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Working In These Times

Saturday, Aug 31, 2013, 1:19 pm

After Largest School Shutdown in History, Spared Schools See Few Financial Benefits

BY Matthew Blake

Whittier Elementary, in Chicago's mostly Latino Pilsen neighborhood, is starting the year without an athletic facility after the city demolished the school's field house in July, citing disrepair. The field house also housed a community education center and library (Josh K/Flickr/Creative Commons).  

In pushing through the closures of 50 neighborhood Chicago schools this summer over the vociferous objections of the teachers union and community groups, Mayor Rahm Emanuel and his handpicked school board argued that the shutdowns would make up for budget shortages and direct more resources to other neighborhood schools.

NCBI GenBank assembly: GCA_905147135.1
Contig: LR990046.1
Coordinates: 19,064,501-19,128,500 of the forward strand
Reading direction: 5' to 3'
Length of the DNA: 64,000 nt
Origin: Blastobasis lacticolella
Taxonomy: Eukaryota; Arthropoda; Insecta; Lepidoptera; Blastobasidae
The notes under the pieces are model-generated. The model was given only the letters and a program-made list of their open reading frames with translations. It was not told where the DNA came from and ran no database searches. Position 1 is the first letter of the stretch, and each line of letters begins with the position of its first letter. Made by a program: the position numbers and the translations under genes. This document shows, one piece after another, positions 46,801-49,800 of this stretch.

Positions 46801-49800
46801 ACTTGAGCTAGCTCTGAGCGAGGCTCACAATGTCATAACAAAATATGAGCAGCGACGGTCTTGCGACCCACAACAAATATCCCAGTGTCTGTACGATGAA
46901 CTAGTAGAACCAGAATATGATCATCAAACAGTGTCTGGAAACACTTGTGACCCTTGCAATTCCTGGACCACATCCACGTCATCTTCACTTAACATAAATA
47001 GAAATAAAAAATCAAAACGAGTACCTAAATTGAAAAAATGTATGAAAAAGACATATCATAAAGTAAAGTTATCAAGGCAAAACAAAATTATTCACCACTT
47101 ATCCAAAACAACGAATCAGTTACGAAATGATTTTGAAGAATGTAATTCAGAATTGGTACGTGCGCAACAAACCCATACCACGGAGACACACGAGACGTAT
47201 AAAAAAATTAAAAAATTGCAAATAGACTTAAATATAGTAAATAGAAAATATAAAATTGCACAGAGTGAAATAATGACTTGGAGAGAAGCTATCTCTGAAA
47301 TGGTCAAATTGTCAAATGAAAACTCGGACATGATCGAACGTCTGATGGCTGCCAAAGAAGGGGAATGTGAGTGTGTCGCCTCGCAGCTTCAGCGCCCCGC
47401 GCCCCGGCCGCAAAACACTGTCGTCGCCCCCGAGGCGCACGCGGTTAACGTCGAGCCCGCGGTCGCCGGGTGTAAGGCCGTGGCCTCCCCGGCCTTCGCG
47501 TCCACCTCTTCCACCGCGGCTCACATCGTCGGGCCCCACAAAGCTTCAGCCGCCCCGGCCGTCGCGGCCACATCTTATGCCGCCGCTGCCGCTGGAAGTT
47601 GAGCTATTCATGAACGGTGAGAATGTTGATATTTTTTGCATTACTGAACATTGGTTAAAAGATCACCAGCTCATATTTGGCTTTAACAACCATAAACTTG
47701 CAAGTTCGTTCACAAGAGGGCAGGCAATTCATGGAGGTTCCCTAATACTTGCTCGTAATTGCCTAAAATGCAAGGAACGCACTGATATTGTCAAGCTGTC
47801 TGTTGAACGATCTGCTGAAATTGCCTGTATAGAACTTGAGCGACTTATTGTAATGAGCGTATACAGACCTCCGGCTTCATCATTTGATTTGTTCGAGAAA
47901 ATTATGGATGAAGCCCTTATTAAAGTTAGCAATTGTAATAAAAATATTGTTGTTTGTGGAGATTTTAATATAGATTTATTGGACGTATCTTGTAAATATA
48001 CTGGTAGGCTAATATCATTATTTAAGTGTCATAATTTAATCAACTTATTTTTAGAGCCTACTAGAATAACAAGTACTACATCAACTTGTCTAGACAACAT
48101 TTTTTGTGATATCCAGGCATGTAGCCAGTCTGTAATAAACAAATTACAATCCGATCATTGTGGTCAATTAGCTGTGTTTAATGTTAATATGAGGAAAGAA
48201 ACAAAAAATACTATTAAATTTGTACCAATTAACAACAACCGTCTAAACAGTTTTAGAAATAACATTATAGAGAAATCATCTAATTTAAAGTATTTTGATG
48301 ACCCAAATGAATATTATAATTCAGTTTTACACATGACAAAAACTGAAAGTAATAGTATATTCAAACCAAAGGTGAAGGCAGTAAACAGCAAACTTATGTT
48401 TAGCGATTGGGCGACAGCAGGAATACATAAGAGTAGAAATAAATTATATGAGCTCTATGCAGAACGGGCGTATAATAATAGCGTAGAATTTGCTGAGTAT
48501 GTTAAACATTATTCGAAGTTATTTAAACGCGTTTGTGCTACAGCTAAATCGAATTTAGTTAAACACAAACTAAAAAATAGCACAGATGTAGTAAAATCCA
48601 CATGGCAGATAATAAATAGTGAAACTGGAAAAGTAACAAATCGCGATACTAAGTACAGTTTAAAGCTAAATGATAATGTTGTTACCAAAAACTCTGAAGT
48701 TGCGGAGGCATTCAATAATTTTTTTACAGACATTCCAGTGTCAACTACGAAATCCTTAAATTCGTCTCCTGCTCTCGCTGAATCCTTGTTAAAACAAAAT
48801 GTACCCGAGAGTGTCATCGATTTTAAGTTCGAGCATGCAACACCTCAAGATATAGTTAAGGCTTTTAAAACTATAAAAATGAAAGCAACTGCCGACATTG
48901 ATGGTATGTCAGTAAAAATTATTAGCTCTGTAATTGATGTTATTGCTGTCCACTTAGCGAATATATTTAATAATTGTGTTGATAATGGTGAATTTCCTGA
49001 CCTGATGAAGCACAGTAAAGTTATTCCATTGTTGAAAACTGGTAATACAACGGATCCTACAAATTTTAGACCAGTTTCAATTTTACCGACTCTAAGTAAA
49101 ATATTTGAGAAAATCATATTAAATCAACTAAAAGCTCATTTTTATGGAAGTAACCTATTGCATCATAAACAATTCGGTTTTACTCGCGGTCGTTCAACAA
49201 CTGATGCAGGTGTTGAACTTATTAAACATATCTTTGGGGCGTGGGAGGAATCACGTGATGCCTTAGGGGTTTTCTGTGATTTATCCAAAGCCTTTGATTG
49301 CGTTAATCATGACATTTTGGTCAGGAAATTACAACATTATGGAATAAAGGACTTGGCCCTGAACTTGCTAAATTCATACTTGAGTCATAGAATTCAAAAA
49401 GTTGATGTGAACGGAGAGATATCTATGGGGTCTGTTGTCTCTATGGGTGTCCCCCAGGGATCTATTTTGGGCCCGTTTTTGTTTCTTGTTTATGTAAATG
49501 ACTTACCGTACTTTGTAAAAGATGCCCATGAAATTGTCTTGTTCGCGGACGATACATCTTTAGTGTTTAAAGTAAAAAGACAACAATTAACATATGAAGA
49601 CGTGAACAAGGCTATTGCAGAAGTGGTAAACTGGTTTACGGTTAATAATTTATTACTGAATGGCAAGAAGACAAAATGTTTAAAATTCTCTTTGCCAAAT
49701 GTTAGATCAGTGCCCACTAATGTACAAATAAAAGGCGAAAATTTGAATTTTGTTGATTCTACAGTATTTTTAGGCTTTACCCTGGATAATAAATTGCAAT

But a week into the school year, the remaining schools appear to be receiving no immediate financial benefits from the closings.

The school year started on Monday for all 403,000 Chicago Public Schools students. Media coverage has largely focused on the “safe passage” routes that the district drew up to help the 12,500 students affected by the closings walk to their new schools. The closings prompted widespread concern that displaced students would have to cross gang lines to arrive at their new classrooms, exposing them to violence. But after five school days, there have been no reported violent incidents involving students traveling to their new schools.

Chicago Teachers Union Vice-President Jesse Sharkey says that, after the first few days of class, he is most worried about budget cuts, not safe passage.

“The question of whether the kid can walk safely for the several blocks to the new environment is the most basic of questions,” Sharkey says. The CTU has long argued that cuts to “wraparound” services such as counseling will broadly harm student’s safety and well-being.

“We laid off 50 counselors,” Sharkey says. “Counselors are sort of the early warning in the prevention system. They’re the ones who talk to the kids about conflict before they become fights.”